Memo to Washington Nationals: Stay the Course

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Memo to Washington Nationals: Stay the Course
Christian Petersen/Getty Images

There are plenty in the Natosphere that want Mike Rizzo and the Washington Nationals to make a big splash and sign a bunch of free agents this winter to improve the product on the field.

After two straight 100-loss seasons, I'm sure Rizzo is tempted to make a run at Matt Holliday, John Lackey, etc.

But prudence, rather than exuberance, should rule the day.

If you take a good look at the Nats' 2010 lineup, the hitters are credible enough to imitate a wild card caliber team.

If Nyjer Morgan can replicate his season from last year (minus the season-ending injury) and Cristian Guzman has one .300-hitting season left in him, those are decent enough table setters in front of All-Star 3B Ryan Zimmerman and sluggers Adam Dunn and Josh Willingham.

The six-seven-eight hitters are going to be a combination of Elijah Dukes in right field, Jesus Flores (once healthy) at catcher, and Ian Desmond at shortstop.

That's solid at the plate, and somewhat better in the field, with Desmond replacing Guzman at short and the Guz sliding over to second base.

The problem is pitching, both starting and relieving.

Rizzo went on record last summer stating a preference for finding two starters to take some of the pressure off youngsters John Lannan, Ross Detwiler, Garrett Mock, Collin Balester, J.D. Martin, and Craig Stammen at the major league level, while not rushing the more highly regarded prospects still in the minors, such as Stephen Strasburg, Aaron Thompson, Brad Meyers, Drew Storen, et al.

There's even more talent in the lower minors, with '09 draftees Trevor Holder and A.J. Morris just coming into their first full season as professionals.

Should the Nats spend $20 million this offseason, just because they have it?

Already one of the lower payrolls in the big leagues, the Nats see at least that much coming off the books this season, as the contracts of Dmitri Young, Ronnie Belliard, Nick Johnson, and Austin Kearns all either expired, were traded, or bought out.

They could even afford to offer Scott Olsen arbitration, get stuck with a 25-year-old lefty recovering from shoulder surgery, and still have Monopoly money to throw around.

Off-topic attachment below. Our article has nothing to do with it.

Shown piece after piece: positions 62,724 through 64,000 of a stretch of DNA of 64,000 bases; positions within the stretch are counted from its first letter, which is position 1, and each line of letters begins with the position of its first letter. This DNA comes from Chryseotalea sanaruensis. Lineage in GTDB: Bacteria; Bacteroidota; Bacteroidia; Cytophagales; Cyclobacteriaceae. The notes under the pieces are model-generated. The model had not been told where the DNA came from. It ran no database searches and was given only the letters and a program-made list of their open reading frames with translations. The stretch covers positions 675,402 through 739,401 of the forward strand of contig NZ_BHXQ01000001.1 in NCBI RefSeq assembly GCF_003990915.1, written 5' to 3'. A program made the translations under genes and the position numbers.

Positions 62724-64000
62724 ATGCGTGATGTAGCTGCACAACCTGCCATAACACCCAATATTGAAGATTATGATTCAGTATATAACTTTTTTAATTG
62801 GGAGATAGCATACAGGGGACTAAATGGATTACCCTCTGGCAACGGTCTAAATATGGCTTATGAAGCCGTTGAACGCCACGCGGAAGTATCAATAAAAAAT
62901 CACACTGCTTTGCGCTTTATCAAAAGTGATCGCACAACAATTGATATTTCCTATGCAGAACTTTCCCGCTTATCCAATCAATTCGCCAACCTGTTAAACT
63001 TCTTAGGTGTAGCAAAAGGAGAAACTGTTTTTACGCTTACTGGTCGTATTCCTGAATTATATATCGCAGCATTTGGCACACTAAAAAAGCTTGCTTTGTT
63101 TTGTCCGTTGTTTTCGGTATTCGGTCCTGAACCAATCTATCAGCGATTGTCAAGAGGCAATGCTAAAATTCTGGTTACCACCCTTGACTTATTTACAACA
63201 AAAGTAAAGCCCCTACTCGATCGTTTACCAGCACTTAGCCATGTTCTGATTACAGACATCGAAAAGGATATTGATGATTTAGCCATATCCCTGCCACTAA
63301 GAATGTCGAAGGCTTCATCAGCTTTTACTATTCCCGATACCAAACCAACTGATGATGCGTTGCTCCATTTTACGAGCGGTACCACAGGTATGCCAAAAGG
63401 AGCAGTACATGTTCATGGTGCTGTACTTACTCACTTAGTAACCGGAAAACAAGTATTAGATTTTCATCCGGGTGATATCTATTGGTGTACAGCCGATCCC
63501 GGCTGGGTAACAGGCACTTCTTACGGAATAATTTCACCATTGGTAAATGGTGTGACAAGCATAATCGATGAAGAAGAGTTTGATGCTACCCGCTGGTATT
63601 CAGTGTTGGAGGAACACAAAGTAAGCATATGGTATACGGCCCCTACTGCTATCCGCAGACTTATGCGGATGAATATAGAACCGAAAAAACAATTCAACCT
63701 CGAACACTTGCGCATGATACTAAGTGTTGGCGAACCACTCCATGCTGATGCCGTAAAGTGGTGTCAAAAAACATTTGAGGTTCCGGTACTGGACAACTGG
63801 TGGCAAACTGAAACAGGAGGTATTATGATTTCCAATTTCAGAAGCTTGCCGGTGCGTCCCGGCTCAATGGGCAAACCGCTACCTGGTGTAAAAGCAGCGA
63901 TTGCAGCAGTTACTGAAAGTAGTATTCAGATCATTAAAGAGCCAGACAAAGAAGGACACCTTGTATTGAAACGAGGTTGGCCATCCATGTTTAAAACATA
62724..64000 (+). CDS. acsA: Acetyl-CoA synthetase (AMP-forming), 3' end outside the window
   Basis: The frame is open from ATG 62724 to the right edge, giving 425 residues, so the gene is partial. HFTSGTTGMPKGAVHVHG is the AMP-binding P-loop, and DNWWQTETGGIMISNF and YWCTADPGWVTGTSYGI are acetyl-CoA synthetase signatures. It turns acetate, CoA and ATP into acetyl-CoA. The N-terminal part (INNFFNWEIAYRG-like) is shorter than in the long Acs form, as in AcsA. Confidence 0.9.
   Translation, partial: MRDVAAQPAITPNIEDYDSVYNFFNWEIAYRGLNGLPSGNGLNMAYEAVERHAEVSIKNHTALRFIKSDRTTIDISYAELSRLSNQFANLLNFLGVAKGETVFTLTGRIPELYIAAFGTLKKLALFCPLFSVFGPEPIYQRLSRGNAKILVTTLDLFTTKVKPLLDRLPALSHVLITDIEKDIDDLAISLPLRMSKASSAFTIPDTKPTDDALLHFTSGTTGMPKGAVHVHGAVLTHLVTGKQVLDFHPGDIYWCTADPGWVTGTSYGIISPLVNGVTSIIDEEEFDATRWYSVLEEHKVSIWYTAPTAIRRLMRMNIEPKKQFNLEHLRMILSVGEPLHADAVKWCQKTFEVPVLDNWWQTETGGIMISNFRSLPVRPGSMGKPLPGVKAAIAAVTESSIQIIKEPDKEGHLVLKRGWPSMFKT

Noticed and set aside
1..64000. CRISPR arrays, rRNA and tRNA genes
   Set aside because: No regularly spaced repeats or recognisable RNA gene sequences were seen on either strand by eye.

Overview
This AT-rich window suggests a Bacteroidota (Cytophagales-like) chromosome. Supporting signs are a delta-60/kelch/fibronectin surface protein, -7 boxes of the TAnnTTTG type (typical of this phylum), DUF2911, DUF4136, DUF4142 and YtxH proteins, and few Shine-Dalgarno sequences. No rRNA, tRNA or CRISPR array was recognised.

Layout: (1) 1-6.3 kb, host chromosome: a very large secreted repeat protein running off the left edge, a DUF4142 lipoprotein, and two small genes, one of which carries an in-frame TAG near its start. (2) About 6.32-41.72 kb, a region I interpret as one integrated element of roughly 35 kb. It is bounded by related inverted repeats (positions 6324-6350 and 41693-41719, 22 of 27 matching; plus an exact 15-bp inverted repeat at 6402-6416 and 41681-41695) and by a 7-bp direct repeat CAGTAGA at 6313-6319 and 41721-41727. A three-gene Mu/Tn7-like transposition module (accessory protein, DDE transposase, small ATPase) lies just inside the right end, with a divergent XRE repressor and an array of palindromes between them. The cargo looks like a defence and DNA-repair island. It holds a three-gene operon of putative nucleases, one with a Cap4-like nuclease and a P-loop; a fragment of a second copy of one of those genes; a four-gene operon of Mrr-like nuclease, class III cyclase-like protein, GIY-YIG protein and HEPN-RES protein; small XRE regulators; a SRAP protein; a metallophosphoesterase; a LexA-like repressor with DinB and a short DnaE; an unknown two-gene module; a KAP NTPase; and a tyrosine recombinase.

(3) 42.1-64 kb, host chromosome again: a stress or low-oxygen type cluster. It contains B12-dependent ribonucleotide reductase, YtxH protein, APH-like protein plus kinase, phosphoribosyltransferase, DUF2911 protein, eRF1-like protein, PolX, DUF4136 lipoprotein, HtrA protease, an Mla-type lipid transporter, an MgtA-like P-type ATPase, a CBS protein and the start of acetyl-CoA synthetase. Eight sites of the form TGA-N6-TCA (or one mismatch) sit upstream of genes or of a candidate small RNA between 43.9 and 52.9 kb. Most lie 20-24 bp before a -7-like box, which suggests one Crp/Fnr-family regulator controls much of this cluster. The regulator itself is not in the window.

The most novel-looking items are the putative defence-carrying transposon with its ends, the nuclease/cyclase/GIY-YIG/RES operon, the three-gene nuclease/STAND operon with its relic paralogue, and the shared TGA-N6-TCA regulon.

But again, should they?

There are two "Type A" free agent starters available this season, John Lackey and Randy Wolf. Signing either would require the Nats to surrender a draft pick in the 2010 draft.

For a club whose best players are still several years from their prime, this doesn't seem to be prudent to me.

There are a bunch of "Type B" starters available that might be interesting, costing the Nats a little less—a second round pick. But most of these players are either injury cases (Erik Bedard, Justin Duchscherer, Rich Harden, Carl Pavano), old (Randy Johnson, Andy Pettitte), of questionable pedigree (Doug Davis, Braden Looper, Jason Marquis, Joel Pineiro), or just bat-guano crazy (Vicente Padilla).

Do the Nats give up a chunk of the future to acquire any of these gentlemen? There's not a name in there that doesn't scare me to one degree or another.

If the Type B's frighten, you can imagine what the rest of the list looks like. Reclamation projects, one-hit wonders, and former Nats (Odalis Perez or Daniel Cabrera) anyone?

My advice to Rizzo? If you want to take a chance rolling the dice on Doug Davis, Joel Pineiro, or Jarrod Washburn, and can do it reasonably, vaya con dios.

Otherwise, let the stable of young guys that you have fight it out again this season, bolster your bullpen with the rest, wait for Jordan Zimmermann to recover from Tommy John surgery and Stephen Strasburg to arrive next season, and THEN supplement with a veteran starter.

Just because you have $20 million to spend doesn't mean you should.

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